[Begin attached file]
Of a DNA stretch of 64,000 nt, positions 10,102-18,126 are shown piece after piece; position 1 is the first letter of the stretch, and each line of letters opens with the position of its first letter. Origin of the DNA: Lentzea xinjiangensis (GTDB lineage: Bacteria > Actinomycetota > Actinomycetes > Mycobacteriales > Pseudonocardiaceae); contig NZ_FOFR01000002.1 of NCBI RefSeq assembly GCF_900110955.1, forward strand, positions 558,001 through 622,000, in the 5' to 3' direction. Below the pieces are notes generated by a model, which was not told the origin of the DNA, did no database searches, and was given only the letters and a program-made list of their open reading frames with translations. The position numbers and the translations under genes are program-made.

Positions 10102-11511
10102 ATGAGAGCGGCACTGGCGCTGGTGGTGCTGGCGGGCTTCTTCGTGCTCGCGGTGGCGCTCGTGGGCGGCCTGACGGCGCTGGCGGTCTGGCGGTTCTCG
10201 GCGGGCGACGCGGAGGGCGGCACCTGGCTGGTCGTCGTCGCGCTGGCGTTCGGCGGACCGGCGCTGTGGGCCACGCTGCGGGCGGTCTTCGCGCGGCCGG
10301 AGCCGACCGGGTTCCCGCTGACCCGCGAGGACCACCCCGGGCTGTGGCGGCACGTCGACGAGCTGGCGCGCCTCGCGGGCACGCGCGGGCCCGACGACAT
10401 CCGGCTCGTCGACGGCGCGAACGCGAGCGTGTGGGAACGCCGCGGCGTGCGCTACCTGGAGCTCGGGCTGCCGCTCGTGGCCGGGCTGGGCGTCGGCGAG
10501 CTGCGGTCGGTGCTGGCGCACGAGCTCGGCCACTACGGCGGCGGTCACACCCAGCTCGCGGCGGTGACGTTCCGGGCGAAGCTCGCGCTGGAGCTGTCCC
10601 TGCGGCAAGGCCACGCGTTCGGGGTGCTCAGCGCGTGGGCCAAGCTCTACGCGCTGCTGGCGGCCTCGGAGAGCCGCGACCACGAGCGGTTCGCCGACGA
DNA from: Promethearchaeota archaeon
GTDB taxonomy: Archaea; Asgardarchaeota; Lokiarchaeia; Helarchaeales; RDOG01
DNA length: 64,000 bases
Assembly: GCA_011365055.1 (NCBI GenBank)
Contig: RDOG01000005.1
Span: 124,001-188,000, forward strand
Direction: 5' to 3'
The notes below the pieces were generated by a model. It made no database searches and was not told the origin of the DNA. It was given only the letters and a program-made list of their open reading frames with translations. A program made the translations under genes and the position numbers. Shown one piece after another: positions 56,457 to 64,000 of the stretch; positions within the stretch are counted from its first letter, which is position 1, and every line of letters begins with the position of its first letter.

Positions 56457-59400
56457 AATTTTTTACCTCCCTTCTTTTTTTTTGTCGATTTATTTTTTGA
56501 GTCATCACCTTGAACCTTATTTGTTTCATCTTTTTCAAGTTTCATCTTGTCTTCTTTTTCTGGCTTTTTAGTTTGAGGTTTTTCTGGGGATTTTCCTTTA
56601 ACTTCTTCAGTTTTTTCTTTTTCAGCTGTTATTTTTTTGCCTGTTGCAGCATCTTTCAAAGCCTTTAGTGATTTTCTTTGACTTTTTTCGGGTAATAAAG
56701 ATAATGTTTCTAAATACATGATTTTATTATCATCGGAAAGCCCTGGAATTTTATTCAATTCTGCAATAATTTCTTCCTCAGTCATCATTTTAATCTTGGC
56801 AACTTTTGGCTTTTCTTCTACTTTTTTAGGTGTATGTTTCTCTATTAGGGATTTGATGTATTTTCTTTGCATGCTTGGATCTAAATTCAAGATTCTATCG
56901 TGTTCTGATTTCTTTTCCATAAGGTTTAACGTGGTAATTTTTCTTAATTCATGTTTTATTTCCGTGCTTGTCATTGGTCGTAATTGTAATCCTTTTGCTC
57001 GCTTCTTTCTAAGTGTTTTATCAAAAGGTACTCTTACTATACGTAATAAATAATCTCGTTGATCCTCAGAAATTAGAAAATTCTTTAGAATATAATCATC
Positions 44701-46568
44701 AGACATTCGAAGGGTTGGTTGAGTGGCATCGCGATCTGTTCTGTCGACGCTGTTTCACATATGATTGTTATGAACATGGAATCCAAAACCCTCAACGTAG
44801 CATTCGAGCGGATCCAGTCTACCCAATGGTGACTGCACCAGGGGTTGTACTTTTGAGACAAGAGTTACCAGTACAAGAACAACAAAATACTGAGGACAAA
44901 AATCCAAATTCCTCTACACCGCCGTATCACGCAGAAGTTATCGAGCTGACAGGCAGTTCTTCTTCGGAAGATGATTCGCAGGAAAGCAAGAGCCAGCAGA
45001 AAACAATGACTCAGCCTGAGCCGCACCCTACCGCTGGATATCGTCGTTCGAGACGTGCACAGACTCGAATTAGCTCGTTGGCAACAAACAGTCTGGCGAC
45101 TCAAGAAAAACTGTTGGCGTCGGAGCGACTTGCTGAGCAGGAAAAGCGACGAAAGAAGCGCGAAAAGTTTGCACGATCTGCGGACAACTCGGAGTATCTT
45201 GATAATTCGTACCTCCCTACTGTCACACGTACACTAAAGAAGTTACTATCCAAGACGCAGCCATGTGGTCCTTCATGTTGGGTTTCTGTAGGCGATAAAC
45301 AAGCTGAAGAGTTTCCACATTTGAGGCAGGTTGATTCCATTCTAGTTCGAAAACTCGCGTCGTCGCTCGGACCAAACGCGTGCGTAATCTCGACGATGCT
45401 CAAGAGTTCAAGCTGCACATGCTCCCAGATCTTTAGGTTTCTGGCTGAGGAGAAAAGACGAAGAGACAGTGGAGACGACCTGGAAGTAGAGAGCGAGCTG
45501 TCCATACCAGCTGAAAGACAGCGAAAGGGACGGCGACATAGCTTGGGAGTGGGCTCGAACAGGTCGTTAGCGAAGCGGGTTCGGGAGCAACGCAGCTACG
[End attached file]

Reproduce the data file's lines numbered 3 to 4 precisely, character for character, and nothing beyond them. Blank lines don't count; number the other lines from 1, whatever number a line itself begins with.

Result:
10102 ATGAGAGCGGCACTGGCGCTGGTGGTGCTGGCGGGCTTCTTCGTGCTCGCGGTGGCGCTCGTGGGCGGCCTGACGGCGCTGGCGGTCTGGCGGTTCTCG
10201 GCGGGCGACGCGGAGGGCGGCACCTGGCTGGTCGTCGTCGCGCTGGCGTTCGGCGGACCGGCGCTGTGGGCCACGCTGCGGGCGGTCTTCGCGCGGCCGG